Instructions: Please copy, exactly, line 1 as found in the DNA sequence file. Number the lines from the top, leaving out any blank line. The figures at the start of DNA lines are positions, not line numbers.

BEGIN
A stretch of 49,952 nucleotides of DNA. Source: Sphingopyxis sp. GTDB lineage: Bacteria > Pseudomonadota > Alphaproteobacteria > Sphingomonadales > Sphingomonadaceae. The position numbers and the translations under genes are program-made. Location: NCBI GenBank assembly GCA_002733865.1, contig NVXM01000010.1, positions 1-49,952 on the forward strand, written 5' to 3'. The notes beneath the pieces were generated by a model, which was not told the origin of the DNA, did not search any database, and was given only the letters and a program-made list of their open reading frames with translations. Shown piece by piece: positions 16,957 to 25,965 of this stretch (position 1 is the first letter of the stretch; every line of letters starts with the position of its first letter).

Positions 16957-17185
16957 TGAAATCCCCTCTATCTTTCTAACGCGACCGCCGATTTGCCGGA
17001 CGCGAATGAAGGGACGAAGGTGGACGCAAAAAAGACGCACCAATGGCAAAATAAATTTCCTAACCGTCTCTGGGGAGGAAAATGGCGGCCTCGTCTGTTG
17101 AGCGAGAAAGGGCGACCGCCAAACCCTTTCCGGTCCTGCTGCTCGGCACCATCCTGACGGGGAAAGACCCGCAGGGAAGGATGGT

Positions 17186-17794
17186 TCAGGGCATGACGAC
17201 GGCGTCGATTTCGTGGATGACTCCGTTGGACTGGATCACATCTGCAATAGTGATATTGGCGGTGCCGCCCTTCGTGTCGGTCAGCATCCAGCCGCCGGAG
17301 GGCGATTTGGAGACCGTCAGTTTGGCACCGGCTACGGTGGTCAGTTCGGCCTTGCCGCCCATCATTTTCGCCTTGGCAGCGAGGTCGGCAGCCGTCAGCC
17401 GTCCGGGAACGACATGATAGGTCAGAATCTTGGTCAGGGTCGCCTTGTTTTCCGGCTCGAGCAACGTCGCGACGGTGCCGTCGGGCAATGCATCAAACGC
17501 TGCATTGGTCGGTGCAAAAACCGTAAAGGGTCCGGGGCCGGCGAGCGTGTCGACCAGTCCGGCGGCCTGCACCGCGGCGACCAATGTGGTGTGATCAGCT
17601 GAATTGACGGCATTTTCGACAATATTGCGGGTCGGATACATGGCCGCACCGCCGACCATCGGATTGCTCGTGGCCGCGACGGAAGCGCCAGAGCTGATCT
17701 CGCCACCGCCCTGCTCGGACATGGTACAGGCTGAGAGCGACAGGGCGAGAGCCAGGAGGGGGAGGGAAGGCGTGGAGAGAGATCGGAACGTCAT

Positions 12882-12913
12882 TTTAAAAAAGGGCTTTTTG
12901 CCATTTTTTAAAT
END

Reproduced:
A stretch of 49,952 nucleotides of DNA. Source: Sphingopyxis sp. GTDB lineage: Bacteria > Pseudomonadota > Alphaproteobacteria > Sphingomonadales > Sphingomonadaceae. The position numbers and the translations under genes are program-made. Location: NCBI GenBank assembly GCA_002733865.1, contig NVXM01000010.1, positions 1-49,952 on the forward strand, written 5' to 3'. The notes beneath the pieces were generated by a model, which was not told the origin of the DNA, did not search any database, and was given only the letters and a program-made list of their open reading frames with translations. Shown piece by piece: positions 16,957 to 25,965 of this stretch (position 1 is the first letter of the stretch; every line of letters starts with the position of its first letter).